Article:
The App Store is the best way to download and use apps on your iPhone, iPod touch, or iPad, and every so often, you get an update for one of your apps that is supposed to fix problems or add new features.
Of course, what are you supposed to make of app updates that don’t really give you any information about what you’re downloading?
A problem that keeps growing
Let me just be clear from the start that this is somewhat of a rant, and you’re free to agree or disagree with my opinion here, but I have a real beef with something that’s been going on lately in the App Store and as I’ve seen from comments on my Twitter, others seem to agree.
This has been going on for months and I always brushed it off like nothing. On the other hand, it seems as though it’s becoming more and more popular for larger app publishers in the App Store to release weekly or bi-weekly updates where they fail to actually communicate with the user what they’re changing in the app update.
As it becomes more and more of a common practice among larger app publishers, I begin to hate it more and more, because I know less and less about the updates I’m installing.
Case in point:
And because this isn’t a post intended to only make Facebook look bad, here are some other examples of other services doing the same thing.
Repeat offenders in this department are Facebook, Twitter, Dropbox, Pinterest, and several others, with the list continuing to grow. Rather than an informative change log that shows a list of changes, you’re left with some tongue in cheek statement about how “they’re listening” and “bringing you the weekly updates you want to make the app better.”
And, just to rub things in a little more, you get that fake smile “thank you” for downloading the update you may or may not want.
After launching the Dropbox app following this update, I immediately saw a redesigned upload button. I mean… would it have been that hard to note in the change log, “hey, we updated our look?” I think not…
Forcing unwanted changes down your throat
Of course… how many times do some of these changes actually do just that? Many times, these updates include app changes that you don’t really want, but the companies push it on you anyways.
One prime example is Facebook Messenger, which I think has been completely ruined in the latest update. In conversation list view, your list of conversations is now interrupted by “favorites,” “active now” and other unwanted content that you don’t’ really want to see, right smack in the middle of your messaging list experience.
Facebook only shows the 3 most recent conversations in the app, and to get to all the other conversations, you now have to scroll all the way to the bottom of the app.
If only Facebook had listed this in a change in the App Store’s Updates tab… I might have actually been able to avoid installing this update and left my app how I liked it.
It’s not just Facebook
I’m not only hating on Facebook, because quite frankly I love using it and I use it frequently for my profession, but I really dislike their practices. Facebook isn’t the only company that’s doing this, but they seemed to start the trend.
Now, several other companies have joined the bandwagon. I don’t know what apps to install and what apps not to install, because there aren’t any change logs included in the updates anymore.
I was once told by an app developer that this might happen when an update is so small that it isn’t worth mentioning what’s new, but in many of these cases, I think the changes are actually quite significant, such as the changes in Facebook Messenger. I find it disgusting that you have to visit the company’s blog to find out what’s new because they can’t list what’s new in the change log.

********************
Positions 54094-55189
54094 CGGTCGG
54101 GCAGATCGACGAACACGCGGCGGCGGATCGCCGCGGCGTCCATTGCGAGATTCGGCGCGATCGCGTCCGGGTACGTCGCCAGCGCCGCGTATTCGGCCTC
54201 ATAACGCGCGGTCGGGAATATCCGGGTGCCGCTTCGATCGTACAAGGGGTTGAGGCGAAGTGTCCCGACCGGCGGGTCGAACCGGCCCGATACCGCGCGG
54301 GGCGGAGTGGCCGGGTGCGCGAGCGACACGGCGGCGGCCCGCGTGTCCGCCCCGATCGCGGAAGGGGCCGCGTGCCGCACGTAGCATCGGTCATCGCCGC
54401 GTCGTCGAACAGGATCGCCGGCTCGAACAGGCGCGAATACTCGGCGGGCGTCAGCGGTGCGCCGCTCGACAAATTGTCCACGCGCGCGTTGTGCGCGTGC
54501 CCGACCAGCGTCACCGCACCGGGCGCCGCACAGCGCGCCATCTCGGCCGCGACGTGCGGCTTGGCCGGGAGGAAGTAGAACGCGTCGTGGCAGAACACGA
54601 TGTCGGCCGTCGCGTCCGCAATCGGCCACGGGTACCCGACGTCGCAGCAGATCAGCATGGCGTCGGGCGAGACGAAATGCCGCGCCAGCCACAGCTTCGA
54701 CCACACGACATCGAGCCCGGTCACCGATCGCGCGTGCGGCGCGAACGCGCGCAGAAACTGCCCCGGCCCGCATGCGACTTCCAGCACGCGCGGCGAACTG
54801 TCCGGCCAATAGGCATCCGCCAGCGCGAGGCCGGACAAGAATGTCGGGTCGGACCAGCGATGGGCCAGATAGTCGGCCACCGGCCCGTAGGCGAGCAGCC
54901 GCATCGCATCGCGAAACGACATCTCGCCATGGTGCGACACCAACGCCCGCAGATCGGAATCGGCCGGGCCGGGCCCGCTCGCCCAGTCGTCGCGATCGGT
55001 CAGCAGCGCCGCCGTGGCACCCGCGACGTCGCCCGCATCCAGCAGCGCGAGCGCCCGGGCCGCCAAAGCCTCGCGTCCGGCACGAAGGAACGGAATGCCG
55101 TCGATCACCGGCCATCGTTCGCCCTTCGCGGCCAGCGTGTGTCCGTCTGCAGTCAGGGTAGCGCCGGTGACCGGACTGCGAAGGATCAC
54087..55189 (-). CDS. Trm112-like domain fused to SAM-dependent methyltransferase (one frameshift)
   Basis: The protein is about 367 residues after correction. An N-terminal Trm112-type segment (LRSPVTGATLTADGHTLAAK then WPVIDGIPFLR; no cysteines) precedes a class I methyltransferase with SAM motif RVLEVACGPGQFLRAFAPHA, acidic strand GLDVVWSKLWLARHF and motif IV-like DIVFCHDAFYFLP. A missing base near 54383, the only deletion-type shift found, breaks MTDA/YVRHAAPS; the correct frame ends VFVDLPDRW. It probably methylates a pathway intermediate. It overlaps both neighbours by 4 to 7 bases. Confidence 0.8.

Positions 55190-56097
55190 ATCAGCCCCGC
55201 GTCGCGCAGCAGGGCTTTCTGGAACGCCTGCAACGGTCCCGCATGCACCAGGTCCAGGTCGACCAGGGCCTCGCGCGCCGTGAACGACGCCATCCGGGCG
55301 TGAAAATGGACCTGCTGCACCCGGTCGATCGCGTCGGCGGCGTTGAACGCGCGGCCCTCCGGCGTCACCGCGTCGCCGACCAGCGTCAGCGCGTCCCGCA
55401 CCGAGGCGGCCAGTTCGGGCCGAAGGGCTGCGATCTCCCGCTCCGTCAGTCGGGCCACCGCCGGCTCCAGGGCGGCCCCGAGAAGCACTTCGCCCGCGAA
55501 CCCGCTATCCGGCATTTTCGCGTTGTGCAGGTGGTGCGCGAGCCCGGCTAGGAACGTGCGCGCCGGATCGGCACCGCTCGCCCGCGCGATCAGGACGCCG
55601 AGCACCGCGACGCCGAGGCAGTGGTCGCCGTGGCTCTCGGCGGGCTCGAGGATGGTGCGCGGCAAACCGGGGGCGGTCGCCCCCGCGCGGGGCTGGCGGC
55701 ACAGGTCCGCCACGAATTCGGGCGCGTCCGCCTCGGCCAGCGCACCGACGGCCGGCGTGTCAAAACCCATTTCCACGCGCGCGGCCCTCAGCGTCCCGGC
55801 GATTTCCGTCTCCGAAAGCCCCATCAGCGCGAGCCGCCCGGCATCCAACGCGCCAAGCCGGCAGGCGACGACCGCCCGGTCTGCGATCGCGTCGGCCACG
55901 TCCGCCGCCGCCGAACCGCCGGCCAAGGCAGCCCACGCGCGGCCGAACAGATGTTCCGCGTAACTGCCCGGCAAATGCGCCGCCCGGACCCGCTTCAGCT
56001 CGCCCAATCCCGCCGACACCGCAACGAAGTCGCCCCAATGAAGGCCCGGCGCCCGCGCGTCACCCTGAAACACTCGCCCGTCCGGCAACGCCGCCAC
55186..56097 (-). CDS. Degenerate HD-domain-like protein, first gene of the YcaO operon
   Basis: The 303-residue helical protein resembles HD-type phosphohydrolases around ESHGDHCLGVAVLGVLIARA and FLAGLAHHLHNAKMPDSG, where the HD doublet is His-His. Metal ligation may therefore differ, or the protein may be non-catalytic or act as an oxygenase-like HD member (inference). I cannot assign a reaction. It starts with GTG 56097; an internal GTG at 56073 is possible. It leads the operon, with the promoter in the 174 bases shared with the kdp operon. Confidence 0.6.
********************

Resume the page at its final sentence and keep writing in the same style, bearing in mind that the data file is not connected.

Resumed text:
What a change log should look like
I really appreciate a good change log, and here’s what one should look like. It should inform the user of what’s being fixed, added, or removed, so that they aren’t forced to change an experience to one that they don’t find comfortable:
With a change log like this, I can tell if the update is actually going to fix a problem I’m having, or if one of the changes is going to ruin part of the functionality I enjoy using.
Take note of the bulleted (or in this case, dashed) list of changes. Good stuff; why can’t everyone do that?
Slack is really good with their change logs, but a change log like this is also perfectly acceptable. Although it’s not as detailed, it still makes an attempt to communicate what’s new in the update:
One thing that this definitely goes to show is that individual app developers and smaller development teams care a lot more about their users than larger app publishers do.
A change in focus
I am one to keep things up to date, and more often than not, I’ll update apps whether I really want to or not. But some individuals and organizations actually rely on certain versions of software to go day to day without problems, and sometimes updates introduce instability and problems.
So when companies don’t want to give users the information they need to make an educated choice, it really grinds my gears. In fact, it makes me not want to really install these updates anymore.
I think Apple really needs to do something about the current situation and force app developers to provide some kind of detailed, full-disclosure change log each time an app update is pushed via the App Store.
The only people who suffer from uneducated decisions like these are the users. It allows companies to push unwanted changes and features into the palm of people’s hands and prevent things from working how we want them to.
With a simple App Store policy update, this is something Apple could easily change. What are your thoughts? Should Apple do something about this? Share in the comments!